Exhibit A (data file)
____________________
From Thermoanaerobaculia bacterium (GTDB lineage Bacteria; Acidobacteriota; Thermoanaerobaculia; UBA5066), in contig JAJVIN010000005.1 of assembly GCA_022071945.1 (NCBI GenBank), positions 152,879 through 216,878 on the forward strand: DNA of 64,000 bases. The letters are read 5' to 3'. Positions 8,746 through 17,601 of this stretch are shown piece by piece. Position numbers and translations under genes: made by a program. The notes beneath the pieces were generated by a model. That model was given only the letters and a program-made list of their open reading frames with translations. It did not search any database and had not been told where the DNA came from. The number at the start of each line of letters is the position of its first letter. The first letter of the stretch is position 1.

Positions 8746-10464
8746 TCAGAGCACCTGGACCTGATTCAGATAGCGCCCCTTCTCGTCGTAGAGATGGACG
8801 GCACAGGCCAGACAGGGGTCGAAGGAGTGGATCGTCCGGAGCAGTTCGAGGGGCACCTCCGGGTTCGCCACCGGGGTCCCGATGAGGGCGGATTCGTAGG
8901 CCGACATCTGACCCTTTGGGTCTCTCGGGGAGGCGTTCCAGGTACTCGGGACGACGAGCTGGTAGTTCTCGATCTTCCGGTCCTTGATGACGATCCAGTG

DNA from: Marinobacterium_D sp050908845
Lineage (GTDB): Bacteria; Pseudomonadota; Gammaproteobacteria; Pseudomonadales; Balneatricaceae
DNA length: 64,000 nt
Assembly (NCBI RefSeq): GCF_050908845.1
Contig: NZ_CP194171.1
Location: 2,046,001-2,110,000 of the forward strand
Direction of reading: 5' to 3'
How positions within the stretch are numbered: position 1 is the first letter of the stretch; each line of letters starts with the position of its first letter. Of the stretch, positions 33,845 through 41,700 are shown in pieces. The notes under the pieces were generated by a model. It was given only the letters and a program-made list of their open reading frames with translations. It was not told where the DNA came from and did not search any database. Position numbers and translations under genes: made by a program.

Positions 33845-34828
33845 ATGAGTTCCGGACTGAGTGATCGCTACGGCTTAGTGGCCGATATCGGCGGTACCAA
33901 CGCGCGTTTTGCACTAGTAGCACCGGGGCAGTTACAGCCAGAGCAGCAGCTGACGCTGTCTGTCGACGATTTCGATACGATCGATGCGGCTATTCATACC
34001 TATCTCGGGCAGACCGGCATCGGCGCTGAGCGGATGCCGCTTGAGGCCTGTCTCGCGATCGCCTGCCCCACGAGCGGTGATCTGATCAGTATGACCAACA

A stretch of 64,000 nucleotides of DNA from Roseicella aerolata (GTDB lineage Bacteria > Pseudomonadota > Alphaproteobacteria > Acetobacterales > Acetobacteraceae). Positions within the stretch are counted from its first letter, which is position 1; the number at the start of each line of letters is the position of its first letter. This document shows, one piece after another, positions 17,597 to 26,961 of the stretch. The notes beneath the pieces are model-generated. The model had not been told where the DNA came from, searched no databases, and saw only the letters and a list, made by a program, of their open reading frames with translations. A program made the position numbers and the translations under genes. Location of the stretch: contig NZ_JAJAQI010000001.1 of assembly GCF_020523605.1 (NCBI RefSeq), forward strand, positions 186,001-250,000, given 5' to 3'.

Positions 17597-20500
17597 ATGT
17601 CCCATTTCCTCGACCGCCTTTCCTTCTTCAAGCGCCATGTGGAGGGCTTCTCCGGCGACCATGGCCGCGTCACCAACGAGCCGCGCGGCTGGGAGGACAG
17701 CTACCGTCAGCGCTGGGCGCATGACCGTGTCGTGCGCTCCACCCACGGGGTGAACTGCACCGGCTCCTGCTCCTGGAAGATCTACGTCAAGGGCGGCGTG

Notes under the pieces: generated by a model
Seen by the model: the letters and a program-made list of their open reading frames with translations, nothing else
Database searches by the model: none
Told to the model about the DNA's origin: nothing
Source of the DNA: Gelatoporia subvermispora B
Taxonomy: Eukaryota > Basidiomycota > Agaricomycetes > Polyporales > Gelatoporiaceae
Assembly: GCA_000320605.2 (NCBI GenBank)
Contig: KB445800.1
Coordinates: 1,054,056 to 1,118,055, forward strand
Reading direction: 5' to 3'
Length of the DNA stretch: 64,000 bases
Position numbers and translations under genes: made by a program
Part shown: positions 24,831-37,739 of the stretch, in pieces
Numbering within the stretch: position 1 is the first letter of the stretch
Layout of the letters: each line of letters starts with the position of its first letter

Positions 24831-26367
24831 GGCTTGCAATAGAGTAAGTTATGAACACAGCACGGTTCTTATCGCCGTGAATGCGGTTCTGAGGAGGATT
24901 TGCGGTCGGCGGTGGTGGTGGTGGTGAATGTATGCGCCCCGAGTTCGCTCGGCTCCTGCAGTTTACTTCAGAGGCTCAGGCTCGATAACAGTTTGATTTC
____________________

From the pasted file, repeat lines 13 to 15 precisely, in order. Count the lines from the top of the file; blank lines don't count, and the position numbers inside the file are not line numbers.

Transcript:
How positions within the stretch are numbered: position 1 is the first letter of the stretch; each line of letters starts with the position of its first letter. Of the stretch, positions 33,845 through 41,700 are shown in pieces. The notes under the pieces were generated by a model. It was given only the letters and a program-made list of their open reading frames with translations. It was not told where the DNA came from and did not search any database. Position numbers and translations under genes: made by a program.

Positions 33845-34828
33845 ATGAGTTCCGGACTGAGTGATCGCTACGGCTTAGTGGCCGATATCGGCGGTACCAA